Was the fax machine in Office Space an H-P?
Hewlett-Packard’s Q1 earnings fell by 44% and the company’s Q2 guidance was weak, sending shares lower on Thursday. Net income fell from $1.17 per share last year to $0.73. Excluding items, earnings of $0.92 per share topped the average analyst estimate of $0.87. Revenue fell by 7% to $30 billion, also missing consensus, as personal systems sales fell 15%, due in part to the hard drive shortage caused by flooding in Thailand.
The outlook for Q2 did little to appease investor concerns about H-P as management guided earnings to a range of $0.88-0.91 per share while analysts were looking for $0.95. CEO Meg Whitman, who took over the top position last year, asked investors to be patient. She said, "If you look at business history and you look at companies which have gone through the kind of turnaround that we’re leading HP through right now, these things are not quick…It took us a while to get into the situation in which we find ourselves, It’s going to take us a little while to get out."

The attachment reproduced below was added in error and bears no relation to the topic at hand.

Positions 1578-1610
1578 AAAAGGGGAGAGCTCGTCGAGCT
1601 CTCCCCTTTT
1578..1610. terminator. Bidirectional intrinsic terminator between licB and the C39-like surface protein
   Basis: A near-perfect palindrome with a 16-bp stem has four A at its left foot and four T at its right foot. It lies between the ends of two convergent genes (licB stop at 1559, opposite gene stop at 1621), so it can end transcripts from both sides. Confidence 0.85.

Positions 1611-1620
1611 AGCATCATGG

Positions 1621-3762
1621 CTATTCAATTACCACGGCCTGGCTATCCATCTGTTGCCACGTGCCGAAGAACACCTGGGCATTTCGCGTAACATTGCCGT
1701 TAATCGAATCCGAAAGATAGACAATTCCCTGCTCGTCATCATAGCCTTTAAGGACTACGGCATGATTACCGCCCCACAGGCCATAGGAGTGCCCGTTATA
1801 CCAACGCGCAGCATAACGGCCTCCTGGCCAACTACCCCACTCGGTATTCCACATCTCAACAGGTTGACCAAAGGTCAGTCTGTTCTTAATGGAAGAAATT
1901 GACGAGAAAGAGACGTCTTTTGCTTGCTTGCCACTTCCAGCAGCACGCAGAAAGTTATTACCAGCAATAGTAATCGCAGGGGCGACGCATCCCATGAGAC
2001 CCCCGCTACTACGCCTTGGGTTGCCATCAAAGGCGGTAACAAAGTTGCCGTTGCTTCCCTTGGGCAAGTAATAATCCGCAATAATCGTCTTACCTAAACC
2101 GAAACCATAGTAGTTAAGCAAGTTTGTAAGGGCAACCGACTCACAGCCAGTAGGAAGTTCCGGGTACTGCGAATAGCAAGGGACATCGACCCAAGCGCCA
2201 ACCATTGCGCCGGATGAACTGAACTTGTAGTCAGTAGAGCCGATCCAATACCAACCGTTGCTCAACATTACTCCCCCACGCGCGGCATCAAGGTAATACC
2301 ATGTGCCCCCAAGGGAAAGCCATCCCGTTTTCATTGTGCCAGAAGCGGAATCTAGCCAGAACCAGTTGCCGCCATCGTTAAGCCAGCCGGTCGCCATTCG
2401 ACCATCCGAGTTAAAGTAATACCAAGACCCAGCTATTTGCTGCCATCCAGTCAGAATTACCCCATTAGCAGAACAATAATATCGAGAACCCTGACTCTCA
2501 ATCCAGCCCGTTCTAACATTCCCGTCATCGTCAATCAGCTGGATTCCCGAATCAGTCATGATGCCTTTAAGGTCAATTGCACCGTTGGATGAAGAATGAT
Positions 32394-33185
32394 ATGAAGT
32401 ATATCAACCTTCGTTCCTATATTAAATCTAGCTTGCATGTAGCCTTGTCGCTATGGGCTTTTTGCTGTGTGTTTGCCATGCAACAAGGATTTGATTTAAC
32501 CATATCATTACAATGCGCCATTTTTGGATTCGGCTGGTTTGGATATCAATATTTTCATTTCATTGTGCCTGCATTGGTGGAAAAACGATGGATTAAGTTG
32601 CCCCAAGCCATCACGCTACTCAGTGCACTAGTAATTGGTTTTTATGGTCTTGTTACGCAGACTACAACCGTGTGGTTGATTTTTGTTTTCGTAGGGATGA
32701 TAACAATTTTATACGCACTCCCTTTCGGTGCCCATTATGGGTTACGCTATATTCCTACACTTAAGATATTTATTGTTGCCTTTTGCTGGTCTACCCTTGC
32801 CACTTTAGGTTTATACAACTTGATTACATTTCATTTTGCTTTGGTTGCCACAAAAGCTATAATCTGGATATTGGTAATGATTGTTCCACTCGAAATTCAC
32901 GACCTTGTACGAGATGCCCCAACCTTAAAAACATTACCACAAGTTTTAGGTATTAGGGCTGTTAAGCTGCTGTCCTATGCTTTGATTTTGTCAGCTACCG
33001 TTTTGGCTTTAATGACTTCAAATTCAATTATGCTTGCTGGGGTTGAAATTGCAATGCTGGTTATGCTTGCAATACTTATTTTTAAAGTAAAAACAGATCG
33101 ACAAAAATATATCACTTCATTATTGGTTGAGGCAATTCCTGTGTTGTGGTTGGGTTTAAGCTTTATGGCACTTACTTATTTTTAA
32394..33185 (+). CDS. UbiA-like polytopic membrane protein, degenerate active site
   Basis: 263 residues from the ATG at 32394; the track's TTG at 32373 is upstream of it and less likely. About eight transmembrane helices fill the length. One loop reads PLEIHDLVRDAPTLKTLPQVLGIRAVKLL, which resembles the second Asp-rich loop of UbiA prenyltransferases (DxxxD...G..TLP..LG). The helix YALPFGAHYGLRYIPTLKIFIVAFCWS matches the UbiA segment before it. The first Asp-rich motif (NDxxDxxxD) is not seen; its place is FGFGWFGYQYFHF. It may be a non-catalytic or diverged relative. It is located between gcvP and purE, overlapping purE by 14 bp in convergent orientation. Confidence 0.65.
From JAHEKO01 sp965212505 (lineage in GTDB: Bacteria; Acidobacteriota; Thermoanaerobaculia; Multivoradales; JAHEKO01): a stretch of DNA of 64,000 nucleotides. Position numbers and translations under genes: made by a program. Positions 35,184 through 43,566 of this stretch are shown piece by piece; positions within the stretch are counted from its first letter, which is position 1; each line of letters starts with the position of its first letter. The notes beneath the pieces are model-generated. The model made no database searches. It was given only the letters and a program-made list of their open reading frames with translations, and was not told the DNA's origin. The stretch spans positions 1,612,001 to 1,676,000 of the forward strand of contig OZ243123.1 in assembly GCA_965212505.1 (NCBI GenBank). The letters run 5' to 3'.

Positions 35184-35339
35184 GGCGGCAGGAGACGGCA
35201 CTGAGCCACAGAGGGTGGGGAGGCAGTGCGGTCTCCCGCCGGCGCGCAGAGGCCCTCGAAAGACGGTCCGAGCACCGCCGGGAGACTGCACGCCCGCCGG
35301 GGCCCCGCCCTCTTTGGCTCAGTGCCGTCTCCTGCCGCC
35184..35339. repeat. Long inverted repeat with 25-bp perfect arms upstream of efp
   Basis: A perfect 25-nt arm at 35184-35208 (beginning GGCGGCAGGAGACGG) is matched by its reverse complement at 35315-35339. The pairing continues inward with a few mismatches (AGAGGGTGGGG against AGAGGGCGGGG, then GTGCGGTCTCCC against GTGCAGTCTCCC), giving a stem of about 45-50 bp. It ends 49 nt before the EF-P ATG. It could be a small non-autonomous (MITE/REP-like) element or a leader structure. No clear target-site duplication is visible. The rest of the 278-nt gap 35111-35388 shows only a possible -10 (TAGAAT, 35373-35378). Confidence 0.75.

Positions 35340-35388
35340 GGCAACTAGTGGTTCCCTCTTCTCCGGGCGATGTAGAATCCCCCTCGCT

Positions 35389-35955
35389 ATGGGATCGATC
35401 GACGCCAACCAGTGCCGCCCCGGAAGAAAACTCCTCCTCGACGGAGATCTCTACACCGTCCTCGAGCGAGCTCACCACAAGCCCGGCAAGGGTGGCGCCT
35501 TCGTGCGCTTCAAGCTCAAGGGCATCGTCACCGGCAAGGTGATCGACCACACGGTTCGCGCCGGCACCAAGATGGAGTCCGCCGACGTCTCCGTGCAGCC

She went on to say that the company had become too large to execute on its strategy in a quick and nimble fashion, also pointing to an inefficient supply chain as a source of difficulty for the company. While the guidance may have disappointed investors, one analyst said that the company could be setting up an under-promise/over-deliver situation as it looks to improve its margins and product portfolio in the coming quarter.
Hewlett-Packard (HPQ : NYSE : US$27.05), Net Change: -1.89, % Change: -6.53%, Volume: 70,982,830
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